(HawaiiNewsNow) - In Hawai'i, the use of older family members to care for children ages birth to five is a very familiar practice. Grandparents, or tûtû, are often the primary caregivers of their young grandchildren because of socio-economic conditions, as well as the value of 'ohana. Tûtû and Me aims to identify, recruit, and service this underserved segment of the Native Hawaiian population through an innovative traveling preschool program done in cooperation with churches and community organizations serving the Hawaiian and part-Hawaiian community. Tûtû and Me aims to meet the developmental needs of these young children and to support the grandparents - as well as parents and other primary caregivers - who are raising them.
Teaching teams, comprised of early childhood educators, travel to pre-selected communities where they set up, conduct, and facilitate the program. The curriculum is organized around learning themes, and cultural aspects as well as values that continue to influence the lives of native Hawaiian children are incorporated into the curriculum. Today, this traveling preschool program reaches hundreds of children and their caregivers through a hands-on curriculum provided at six communities on the island of O'ahu, eight communities on the Big Island, four on Kaua'i, two communities on Molokai, two communities in Maui and soon to be two more in Maui.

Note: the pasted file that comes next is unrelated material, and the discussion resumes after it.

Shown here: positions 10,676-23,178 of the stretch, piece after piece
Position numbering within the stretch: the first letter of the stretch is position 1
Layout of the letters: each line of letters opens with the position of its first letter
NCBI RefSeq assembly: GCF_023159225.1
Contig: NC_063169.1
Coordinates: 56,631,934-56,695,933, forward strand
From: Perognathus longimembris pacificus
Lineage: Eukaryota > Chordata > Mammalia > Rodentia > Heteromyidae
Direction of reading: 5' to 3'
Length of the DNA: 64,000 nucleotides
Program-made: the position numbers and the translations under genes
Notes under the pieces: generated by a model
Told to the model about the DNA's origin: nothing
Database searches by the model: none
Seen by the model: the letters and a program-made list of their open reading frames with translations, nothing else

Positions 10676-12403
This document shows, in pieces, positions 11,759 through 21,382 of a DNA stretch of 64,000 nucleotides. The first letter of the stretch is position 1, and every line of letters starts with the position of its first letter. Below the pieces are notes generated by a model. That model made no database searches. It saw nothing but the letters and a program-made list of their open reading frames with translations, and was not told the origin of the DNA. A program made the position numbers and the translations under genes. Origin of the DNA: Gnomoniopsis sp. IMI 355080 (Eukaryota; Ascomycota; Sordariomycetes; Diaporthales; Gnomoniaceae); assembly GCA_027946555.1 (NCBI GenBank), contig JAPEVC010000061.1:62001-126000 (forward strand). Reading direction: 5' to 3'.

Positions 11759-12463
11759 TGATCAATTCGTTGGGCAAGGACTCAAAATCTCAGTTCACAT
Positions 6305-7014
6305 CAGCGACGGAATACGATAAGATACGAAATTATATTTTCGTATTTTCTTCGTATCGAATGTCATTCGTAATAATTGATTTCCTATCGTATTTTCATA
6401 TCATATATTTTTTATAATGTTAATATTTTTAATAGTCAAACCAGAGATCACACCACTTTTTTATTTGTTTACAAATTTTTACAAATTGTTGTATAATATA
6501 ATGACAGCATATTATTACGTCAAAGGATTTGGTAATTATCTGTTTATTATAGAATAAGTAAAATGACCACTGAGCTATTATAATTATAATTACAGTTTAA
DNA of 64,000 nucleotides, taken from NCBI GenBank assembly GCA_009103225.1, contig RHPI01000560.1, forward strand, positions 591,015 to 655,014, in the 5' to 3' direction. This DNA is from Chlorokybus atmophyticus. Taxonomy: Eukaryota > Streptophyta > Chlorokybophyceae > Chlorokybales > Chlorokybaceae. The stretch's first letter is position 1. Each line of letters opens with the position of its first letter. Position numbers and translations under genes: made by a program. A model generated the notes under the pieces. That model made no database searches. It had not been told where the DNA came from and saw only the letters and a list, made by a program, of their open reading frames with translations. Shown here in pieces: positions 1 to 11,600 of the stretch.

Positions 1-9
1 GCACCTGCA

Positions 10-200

This project is funded by the U.S. Department of Education in cooperation with the Association of Hawaiian Evangelical Churches of the United Church of Christ (AHEC), Kamehameha Schools and Hawaii State Department of Human Services.
For more information about Tutu and Me visit their website HERE!
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